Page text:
This summary of the Pennsylvanian and Early Permian depositional framework in southeastern Arizona and adjacent regions is based in large part on the data and conclusions presented earlier in more detail by Ross (1973, 1978). The general stratigraphy of the Pedregosa, Orogrande and Permian basins and much of the literature has recently been summarized by Greenwood and others (1977).
In southeastern Arizona, Pennsylvanian and Permian strata are well exposed in many of the Basin and Range uplifts, where they may be studied in considerable detail. Mesozoic and Cenozoic structures, including local thrust faulting, and the attendant possibility of considerable lateral displacement of some Paleozoic stratigraphic sections, tend to obscure the late Paleozoic tectonic and depositional framework in part of this region. Also much of the Pennsylvanian and Early Permian (Wolfcampian) strata are lithologically similar, being generally well-bedded, medium to light gray limestone and shale with minor amounts of sandstone and conglomerate that locally may reach a combined thickness of 1200 m (4000 ft). This combination of similar lithologic units that extend through considerable thickness of section and the overprint of major Mesozoic and Cenozoic structural disturbances have caused difficulty in recognizing stratigraphic position within this part of the section.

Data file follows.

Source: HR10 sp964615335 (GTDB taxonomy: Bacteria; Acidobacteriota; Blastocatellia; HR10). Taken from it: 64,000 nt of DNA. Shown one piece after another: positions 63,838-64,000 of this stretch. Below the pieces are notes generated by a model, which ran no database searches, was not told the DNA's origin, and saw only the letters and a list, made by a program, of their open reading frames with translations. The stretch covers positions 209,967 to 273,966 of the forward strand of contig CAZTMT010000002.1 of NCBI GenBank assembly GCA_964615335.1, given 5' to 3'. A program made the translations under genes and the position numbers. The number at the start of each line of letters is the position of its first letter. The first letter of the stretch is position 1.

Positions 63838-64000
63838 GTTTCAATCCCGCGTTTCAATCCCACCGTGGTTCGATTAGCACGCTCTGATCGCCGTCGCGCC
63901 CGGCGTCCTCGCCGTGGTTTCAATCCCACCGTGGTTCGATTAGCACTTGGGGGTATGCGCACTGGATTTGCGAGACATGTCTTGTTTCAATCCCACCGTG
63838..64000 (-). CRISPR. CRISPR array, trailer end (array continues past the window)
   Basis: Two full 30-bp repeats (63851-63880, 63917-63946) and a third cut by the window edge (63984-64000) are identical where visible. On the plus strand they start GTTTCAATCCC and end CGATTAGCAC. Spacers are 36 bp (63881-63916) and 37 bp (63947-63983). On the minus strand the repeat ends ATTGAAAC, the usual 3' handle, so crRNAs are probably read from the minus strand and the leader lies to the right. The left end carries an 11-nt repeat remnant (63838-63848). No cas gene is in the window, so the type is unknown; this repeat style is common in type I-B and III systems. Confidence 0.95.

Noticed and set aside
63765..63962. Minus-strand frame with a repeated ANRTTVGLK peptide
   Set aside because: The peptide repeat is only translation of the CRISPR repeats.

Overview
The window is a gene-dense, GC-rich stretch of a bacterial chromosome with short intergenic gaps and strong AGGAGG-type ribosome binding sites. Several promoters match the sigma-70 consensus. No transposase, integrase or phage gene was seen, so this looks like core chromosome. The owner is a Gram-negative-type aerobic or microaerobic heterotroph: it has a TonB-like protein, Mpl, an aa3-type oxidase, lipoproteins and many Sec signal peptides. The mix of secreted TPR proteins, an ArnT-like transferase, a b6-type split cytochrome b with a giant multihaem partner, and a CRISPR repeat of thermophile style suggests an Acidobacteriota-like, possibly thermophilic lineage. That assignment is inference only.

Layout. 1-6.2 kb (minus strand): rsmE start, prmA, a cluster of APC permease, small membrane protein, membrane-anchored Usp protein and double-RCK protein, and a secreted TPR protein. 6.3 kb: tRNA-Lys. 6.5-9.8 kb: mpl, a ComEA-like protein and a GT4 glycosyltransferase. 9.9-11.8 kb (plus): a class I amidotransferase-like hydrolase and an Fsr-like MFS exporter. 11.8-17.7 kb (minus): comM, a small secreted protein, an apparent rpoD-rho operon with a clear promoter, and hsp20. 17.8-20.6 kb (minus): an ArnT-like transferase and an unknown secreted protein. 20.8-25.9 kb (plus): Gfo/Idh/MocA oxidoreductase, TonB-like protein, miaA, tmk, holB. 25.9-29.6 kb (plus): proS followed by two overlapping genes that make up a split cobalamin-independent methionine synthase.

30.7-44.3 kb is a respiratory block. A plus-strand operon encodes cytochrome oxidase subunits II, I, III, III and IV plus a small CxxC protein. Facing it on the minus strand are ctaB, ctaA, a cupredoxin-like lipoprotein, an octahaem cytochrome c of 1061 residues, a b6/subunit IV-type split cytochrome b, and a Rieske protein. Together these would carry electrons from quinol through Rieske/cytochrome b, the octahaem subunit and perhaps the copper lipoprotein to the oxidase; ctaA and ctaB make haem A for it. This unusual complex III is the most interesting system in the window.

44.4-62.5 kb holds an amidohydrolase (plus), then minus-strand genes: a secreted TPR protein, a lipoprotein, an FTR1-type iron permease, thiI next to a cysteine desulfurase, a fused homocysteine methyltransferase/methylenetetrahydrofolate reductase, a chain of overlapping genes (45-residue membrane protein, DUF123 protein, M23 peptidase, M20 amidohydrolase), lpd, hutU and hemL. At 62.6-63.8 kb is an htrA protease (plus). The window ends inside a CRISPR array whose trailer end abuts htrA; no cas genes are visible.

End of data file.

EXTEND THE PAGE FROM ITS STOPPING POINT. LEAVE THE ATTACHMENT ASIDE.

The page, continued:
Studies of the biostratigraphy of this succession started with aid and encouragement from Floyd F. Sabins, Willis W. Tyrrell and others because of the abundance of fusulinaceans in several sections in the area (Sabins and Ross, 1963, 1965; Ross and Sabins, 1965; Ross and Tyrrell, 1965; Ross, 1969a). The results of these studies indicated that the different series and stages of the Pennsylvanian and Early Permian, as identified by fusulinacean zones, were represented by markedly different thicknesses in relatively nearby sections. Clearly additional field work and data was needed. In the succeeding three years the author measured and collected from many stratigraphic sections in southeastern Arizona (fig. 1) to form as complete a coverage as seemed possible. Many sections were restudied several times. A total of more than 800 fusulinacean-bearing rocks were collected and assigned ages in these stratigraphic sections.
Land of Cochise (Southeastern Arizona)
Required Publisher's Statement
This work is a chapter in the book, Land of Cochise (Southeastern Arizona), Callender, J. F.; Wilt, J.; Clemons, R. E.; James, H. L.; [eds.], New Mexico Geological Society 29th Annual Fall Field Conference Guidebook, 348 p.
Link to the original article: http://nmgs.nmt.edu/publications/guidebooks/downloads/29/29_p0193_p0200.pdf
Pennsylvanian and Early Permian depositional framework, southeastern Arizona by Charles A. Ross, 1978, pp. 193-200 in: Land of Cochise (Southeastern Arizona), Callender, J. F.; Wilt, J.; Clemons, R. E.; James, H. L.; [eds.], New Mexico Geological Society 29th Annual Fall Field Conference Guidebook.